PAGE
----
EASTERN EYE February 26, 2010
BID: Shahid Khan
Businessman to buy Rams?
AMERICAN businessman Shahid Khan is poised to takeover the St Louis Rams after agreeing to buy a controlling stake in the NFL giants. The 54-year-old is the president of auto-parts manufacturer Flex-N-Gate. Reports suggest he will purchase the 60 per cent of the Rams owned by Chip Rosenbloom and Lucia Rodriguez, the children of famed Rams owner Georgia Frontiere. And he hopes Stan Kronke, who has shares in Arsenal FC, keeps his 40 per cent stake in the Rams to keep up some local connection. “He doesn’t need any money from Stan,” the source said. “He can handle the deal on his own if he has to. But he has a strong desire for Stan to stay so he would have a St Louis partner and a strong link to the community.”
Ennis pulls out of Delhi event
WORLD heptathlon champion Jessica Ennis has revealed she will not be competing for Britain at this year’s Commonwealth Games. Ennis, who was crowned world champion in Berlin in August 2009, claims that competing in Delhi in October will harm her chances of winning the following year’s European Championships. “I sat down with my coach and we decided the Commonwealth Games isn’t a good option,” said Ennis. “October is a difficult time to peak so we decided the main focus should be the Europeans Championships.”
PLAN: Tosh Masson
Masson wants more matches
HARLEQUINS centre Tosh Masson is hoping he will have enough time to impress his bosses to earn a new contract at the end of the season. The 24-year-old becomes a free agent at the end of the season and is currently out of action following surgery to an ankle problem. But Masson is confident he will get a chance to continue his career, whether it’s at the Stoop or elsewhere in the league, though Quins remain his number one priority. “I just want to play rugby. I’ve reached one goal, now I want to achieve another by playing in every game during a season, rather than just parts of it,” he added.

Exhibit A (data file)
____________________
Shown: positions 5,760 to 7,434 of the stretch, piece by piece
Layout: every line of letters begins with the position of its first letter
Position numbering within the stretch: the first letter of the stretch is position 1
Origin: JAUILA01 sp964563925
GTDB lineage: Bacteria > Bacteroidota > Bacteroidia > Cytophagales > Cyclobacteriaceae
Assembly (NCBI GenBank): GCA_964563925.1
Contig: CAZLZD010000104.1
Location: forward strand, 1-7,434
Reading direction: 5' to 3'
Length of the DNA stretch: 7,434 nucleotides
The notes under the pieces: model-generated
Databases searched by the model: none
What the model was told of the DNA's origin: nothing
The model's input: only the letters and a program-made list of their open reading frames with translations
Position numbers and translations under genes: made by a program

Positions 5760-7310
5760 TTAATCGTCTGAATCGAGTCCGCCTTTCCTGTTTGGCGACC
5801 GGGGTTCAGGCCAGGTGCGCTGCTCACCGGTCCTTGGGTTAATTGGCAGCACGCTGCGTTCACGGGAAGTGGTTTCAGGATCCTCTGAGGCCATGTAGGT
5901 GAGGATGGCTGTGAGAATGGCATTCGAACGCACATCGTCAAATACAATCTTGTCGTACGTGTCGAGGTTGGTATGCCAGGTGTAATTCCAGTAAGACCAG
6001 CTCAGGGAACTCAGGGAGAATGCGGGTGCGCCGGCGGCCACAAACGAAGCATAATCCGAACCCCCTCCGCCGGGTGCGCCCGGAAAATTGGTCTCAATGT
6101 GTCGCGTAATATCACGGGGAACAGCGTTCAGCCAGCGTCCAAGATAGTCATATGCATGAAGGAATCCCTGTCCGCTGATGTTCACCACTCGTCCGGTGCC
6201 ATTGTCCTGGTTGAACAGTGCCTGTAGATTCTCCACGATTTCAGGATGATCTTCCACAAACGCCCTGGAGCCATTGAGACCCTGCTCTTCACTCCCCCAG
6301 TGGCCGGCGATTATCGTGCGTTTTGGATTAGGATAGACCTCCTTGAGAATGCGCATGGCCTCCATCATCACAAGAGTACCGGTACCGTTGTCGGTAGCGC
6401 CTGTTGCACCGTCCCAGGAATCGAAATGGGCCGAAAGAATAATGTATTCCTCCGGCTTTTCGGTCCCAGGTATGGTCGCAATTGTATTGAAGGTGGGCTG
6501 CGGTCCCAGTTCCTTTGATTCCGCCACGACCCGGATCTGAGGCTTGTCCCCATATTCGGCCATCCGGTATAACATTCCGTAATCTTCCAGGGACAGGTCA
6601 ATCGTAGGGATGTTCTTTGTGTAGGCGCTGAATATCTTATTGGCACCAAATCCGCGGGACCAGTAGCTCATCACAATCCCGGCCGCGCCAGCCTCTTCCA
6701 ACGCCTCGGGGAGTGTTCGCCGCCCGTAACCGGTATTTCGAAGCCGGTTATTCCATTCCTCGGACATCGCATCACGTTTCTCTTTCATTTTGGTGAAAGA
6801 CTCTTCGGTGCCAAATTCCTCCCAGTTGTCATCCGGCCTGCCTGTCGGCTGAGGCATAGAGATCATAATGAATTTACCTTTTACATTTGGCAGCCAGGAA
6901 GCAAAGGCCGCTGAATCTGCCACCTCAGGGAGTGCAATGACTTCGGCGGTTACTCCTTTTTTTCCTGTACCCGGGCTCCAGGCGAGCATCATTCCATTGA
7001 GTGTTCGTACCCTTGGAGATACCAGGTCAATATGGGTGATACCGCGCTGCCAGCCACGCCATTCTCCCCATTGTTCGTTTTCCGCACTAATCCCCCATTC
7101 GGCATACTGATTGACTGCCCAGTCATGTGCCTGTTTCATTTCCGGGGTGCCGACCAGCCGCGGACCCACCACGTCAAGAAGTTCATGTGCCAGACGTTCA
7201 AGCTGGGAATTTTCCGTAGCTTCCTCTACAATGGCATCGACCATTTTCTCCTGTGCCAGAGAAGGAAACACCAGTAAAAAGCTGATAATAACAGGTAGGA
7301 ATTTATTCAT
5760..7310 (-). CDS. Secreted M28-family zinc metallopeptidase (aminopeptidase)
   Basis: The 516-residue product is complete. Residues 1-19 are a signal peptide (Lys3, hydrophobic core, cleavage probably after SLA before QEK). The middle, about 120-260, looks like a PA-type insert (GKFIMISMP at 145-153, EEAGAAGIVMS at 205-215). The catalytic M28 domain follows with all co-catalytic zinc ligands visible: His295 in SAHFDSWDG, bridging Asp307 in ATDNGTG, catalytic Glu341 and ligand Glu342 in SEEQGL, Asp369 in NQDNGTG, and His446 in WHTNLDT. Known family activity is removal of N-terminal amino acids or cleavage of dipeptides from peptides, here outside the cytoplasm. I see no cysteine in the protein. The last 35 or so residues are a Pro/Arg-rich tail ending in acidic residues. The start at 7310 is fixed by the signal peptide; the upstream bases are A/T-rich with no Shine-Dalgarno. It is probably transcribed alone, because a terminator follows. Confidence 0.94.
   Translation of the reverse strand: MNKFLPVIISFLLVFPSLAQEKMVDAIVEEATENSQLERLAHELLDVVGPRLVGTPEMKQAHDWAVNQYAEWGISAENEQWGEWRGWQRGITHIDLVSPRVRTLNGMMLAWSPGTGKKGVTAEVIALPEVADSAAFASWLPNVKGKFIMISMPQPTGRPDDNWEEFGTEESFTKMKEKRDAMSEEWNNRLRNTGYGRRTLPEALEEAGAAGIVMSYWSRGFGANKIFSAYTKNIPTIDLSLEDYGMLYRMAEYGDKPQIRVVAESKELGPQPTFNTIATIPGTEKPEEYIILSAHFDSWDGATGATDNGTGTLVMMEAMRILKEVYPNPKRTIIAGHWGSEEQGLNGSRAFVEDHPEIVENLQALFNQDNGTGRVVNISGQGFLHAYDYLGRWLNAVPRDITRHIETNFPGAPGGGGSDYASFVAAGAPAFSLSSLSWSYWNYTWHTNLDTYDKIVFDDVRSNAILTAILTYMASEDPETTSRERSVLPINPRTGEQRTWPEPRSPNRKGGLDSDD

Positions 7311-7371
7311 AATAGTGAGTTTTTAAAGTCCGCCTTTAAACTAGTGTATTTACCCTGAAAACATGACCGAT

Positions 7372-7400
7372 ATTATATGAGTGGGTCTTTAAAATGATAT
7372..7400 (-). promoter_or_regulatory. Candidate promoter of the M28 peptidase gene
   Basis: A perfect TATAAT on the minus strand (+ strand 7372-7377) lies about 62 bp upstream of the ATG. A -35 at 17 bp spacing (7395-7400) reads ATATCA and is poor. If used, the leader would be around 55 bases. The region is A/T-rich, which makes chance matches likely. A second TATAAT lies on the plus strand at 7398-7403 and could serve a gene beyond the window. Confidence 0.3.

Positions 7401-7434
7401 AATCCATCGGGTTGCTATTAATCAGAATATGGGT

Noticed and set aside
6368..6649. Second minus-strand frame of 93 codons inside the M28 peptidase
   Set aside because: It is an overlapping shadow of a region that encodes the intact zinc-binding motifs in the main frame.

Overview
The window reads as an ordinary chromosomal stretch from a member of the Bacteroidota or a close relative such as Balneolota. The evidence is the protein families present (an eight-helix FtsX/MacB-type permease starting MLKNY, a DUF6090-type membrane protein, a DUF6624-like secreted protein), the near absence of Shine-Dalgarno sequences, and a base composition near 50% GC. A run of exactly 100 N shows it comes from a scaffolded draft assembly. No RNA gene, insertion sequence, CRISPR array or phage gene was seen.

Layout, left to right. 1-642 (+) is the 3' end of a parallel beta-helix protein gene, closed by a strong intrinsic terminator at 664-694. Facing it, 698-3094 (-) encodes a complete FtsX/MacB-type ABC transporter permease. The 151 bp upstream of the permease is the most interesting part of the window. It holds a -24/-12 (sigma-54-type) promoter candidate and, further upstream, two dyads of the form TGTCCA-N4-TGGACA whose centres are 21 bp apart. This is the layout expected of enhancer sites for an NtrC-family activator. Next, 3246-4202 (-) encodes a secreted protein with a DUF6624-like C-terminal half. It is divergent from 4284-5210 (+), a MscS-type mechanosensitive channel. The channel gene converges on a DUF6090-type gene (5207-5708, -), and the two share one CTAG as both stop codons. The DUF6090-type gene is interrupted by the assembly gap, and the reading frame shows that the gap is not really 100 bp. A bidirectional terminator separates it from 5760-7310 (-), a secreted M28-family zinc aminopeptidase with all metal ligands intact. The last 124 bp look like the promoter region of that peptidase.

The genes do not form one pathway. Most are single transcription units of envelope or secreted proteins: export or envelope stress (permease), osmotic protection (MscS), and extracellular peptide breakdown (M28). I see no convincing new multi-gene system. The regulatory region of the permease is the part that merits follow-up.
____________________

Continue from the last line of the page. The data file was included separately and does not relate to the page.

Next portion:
no pain, but
UK cage fighter Shah Hussain on his mission to spread the word of MMA to the sub-continent and beyond... EXCLUSIVE by Zohaib Rashid SOME see it as barbaric and dangerous, others see it as a good way to spend a night out. But there is no denying that the world of Mixed Martial Arts (MMA) is becoming one of the biggest sporting attractions around the world. Thanks to the explosion of the Ultimate Fighting Championship (UFC), interest in MMA is growing everyday, even eclipsing the popularity of boxing. As the scene has grown, MMA has become more than just two guys locked in a cage beating the other senseless. These days, you’ll see fighters combine different arts, including jujitsu, kickboxing, wrestling and even capoeira. And as a spectacle, there’s nothing quite like watching two combatants finding new and inventive ways to beat their opponents, either through knockouts or submissions. While the sport is massive in America, there is also a thriving scene in Britain, with fighters such as Michael Bisping and Alex Reid putting MMA in the mainstream news. Reid is probably more famous for being married to glamour model Jordan, but the spotlight has also fallen on his profession, and any publicity is good publicity when it comes to minority sports like this. Desis have also been bitten by the MMA bug, with many attending fights held by different promotions all around the country. And some, like Shah “No Pain” Hussain, have even gone one step further and stepped into the Lion’s Den. But why would anyone want to step into a steel cage to take on someone who is looking to take you out by any means necessary? “The thing about MMA is that it’s not just about kicking and beating the hell out of your opponent,” Hussain told Eastern Eye. “I don’t see it as a brutal sport. For me, it’s an art form. There are different elements to the sport and each fighter has different abilities and expertise in different martial arts.” The 30-year-old had a background in wrestling and kickboxing, but decided to give cage fighting a go four years ago. He describes himself as an allrounder, but likes